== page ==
In practice, migration of seismic data requires decision making with regards to:
- an appropriate migration strategy,
- a migration algorithm compatible with the strategy,
- appropriate parameters for the algorithm,
- issues concerning the input data, and
- migration velocities.
Migration strategies include:
The spectrum of migration strategies extend from 2-D poststack time migration to 3-D prestack depth migration. Depending on the nature of the subsurface geology, any other in-between combination can be selected. In practice, 2-D/3-D poststack time migration is used most often for a good reason — it is the least sensitive to velocity errors, and it often yields results acceptable for a reliable interpretation. Table 4-1 is an overview of different migration strategies applied to different types of seismic data (2-D, 3-D, stacked, and unstacked).
Choice of an appropriate migration strategy requires input from the interpreter as to the structural geology and stratigraphy in an area. Dipping events on a stacked section call for time migration. Conflicting dips with different stacking velocities is one case in which a conventional stacked section differs from a zero-offset section. Thus, strictly speaking, poststack migration which assumes that the stacked section is equivalent to a zero-offset section is not valid to handle the case of conflicting dips. Instead, one needs to do prestack time migration.
|dipping events||time migration|
|conflicting dips with different stacking velocities||prestack migration|
|3-D behavior of fault planes and salt flanks||3-D migration|
|strong lateral velocity variations associated with complex overburden structures||depth migration|
|complex nonhyperbolic moveout||prestack migration|
|3-D structures||3-D migration|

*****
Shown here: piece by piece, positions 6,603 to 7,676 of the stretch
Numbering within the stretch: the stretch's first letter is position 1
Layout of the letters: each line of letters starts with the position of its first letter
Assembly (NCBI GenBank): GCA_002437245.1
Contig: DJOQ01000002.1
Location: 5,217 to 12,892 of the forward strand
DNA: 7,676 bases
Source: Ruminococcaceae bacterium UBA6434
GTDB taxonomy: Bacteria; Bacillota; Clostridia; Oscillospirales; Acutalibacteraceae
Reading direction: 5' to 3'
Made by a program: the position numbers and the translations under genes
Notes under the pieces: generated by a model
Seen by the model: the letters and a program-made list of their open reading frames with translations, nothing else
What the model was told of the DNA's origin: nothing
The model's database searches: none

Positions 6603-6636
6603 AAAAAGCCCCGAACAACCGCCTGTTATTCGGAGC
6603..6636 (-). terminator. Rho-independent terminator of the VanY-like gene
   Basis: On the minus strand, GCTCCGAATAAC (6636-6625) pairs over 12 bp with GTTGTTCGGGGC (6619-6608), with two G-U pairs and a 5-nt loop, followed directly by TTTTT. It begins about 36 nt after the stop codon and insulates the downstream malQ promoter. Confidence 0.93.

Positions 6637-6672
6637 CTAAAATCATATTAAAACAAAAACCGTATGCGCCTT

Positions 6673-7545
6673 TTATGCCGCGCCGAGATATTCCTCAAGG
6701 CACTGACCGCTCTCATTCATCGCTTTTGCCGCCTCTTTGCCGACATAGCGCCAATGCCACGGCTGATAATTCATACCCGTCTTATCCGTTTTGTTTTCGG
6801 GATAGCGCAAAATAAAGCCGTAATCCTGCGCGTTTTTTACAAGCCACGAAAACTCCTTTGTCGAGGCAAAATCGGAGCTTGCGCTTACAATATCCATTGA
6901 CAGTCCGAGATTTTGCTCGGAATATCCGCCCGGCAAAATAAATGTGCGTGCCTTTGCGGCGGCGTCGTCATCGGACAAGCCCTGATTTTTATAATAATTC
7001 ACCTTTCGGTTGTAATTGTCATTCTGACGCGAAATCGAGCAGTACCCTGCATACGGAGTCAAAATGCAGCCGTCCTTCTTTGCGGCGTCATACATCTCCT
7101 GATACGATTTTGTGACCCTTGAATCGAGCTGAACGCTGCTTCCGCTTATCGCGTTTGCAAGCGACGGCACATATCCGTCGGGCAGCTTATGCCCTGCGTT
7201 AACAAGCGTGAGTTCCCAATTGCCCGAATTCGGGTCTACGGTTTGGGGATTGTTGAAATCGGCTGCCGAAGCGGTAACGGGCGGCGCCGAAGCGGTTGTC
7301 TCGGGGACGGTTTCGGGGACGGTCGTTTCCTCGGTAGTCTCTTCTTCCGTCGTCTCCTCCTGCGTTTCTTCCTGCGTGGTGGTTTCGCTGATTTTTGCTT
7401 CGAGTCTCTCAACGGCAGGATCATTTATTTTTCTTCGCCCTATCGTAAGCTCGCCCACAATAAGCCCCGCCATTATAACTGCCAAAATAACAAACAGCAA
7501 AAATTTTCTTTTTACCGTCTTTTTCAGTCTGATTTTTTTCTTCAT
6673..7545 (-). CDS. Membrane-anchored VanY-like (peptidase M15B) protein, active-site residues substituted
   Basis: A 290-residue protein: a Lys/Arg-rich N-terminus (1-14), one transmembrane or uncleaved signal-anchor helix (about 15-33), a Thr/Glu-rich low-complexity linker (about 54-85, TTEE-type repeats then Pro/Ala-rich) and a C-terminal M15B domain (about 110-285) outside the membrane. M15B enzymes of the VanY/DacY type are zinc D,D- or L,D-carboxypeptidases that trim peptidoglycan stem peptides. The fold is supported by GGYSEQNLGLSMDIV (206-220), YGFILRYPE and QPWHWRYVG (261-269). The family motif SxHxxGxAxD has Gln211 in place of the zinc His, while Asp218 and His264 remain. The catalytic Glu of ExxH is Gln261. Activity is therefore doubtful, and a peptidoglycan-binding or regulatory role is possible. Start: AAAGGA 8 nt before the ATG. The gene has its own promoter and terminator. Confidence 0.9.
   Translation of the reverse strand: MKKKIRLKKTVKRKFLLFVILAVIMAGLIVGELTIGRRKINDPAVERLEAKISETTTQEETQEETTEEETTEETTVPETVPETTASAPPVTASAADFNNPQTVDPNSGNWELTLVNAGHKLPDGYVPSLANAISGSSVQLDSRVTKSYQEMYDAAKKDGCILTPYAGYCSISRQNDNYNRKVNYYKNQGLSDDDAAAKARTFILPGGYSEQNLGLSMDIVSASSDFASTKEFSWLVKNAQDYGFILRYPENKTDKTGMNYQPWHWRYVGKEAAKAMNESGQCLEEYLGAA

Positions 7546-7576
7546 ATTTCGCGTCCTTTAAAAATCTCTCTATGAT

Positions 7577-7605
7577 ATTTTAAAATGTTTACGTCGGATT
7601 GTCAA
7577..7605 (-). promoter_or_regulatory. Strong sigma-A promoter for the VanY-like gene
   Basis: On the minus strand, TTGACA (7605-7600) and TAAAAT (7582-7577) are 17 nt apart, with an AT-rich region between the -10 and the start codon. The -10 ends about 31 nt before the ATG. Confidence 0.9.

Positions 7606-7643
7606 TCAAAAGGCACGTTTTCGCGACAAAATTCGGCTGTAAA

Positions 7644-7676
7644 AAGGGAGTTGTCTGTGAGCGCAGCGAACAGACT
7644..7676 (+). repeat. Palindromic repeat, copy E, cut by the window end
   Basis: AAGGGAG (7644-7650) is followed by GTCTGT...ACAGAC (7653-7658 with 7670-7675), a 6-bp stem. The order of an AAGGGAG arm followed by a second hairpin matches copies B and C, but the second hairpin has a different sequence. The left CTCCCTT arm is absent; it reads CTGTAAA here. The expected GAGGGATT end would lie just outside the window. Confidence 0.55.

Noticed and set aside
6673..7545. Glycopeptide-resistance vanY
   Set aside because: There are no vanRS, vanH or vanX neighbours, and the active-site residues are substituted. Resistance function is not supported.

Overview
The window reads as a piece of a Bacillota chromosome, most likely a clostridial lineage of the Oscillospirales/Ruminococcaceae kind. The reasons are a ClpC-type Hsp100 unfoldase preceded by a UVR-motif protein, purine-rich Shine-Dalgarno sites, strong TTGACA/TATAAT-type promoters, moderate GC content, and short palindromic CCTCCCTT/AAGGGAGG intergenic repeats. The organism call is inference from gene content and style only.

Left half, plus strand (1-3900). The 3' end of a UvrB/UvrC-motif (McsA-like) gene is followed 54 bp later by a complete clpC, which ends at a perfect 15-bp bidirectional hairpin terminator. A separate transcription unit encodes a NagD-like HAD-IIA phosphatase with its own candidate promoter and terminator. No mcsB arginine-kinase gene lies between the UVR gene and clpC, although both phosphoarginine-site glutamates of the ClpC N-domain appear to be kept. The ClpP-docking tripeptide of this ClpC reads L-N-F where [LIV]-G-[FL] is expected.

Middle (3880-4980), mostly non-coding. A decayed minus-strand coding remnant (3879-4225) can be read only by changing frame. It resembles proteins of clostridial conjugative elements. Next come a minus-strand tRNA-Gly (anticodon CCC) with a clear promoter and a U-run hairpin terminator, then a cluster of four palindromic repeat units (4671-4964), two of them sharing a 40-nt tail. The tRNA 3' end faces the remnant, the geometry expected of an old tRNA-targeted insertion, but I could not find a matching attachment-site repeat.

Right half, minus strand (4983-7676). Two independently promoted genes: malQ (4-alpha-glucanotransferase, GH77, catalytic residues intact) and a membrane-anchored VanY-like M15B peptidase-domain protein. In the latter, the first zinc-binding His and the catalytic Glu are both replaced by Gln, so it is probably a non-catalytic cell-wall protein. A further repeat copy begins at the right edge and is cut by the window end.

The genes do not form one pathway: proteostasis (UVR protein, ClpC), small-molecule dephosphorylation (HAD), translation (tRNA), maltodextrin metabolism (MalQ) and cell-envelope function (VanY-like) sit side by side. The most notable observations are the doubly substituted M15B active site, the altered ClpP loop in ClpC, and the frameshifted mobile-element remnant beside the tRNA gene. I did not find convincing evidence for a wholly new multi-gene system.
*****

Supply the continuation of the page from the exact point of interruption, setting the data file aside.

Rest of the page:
Conflicting dips often are associated with salt flanks and fault planes, which can have 3-D characteristics. This then requires 3-D prestack time migration. In prestack time migration, we shall discuss a practical alternative to 2-D prestack time migration strategies. The alternative sequence includes the application of normal-moveout (NMO) correction using velocities appropriate for flat events followed by 2-D dip moveout correction (DMO) to correct for the dip and source-receiver azimuth effects on stacking velocities. As a result, conflicting dips are preserved during stacking, and thus, imaging can be deferred until after stacking using 2-D poststack time migration strategies. This series of processing steps is largely equivalent to 2-D prestack time migration and results often are comparable. The same workflow also is applicable to 3-D prestack time migration (3-D prestack time migration).
Accurate imaging of targets beneath complex structures with strong lateral velocity variations requires depth migration. Aside from the problem of conflicting dips with different stacking velocities, strong lateral velocity variations associated with complex overburden structures usually cause conventional stacking based on the hyperbolic moveout assumption to fail. Therefore, a case of complex overburden structures calls for depth migration before stacking the data.
Furthermore, complex overburden structures, encountered in areas with salt tectonics, overthrust tectonics and irregular water-bottom topographies can often exhibit 3-D characteristics. Thus, imaging such structures may require 3-D prestack depth migration.
Field surveys are designed such that line orientations are, as much as possible, along the dominant strike and dip directions, so as to minimize 3-D effects. Under these circumstances, the 2-D assumption for migration can be acceptable. However, if the subsurface has a truly 3-D geometry, without a dominant dip or strike direction, then it is imperative to do 3-D migration of 3-D data. In such cases, 2-D migration (whether poststack or prestack, time or depth) can lead to potential problems in interpretation.
A practical alternative to 2-D prestack depth migration can be a prestack layer replacement to correct for the complex nonhyperbolic moveout followed by time migration after stack. This, however, is applicable to situations involving a single overburden layer, such as irregular water-bottom topography for it to be reasonably practical.
- Exploding reflectors
- Migration algorithms
- Migration parameters
- Aspects of input data
- Migration velocities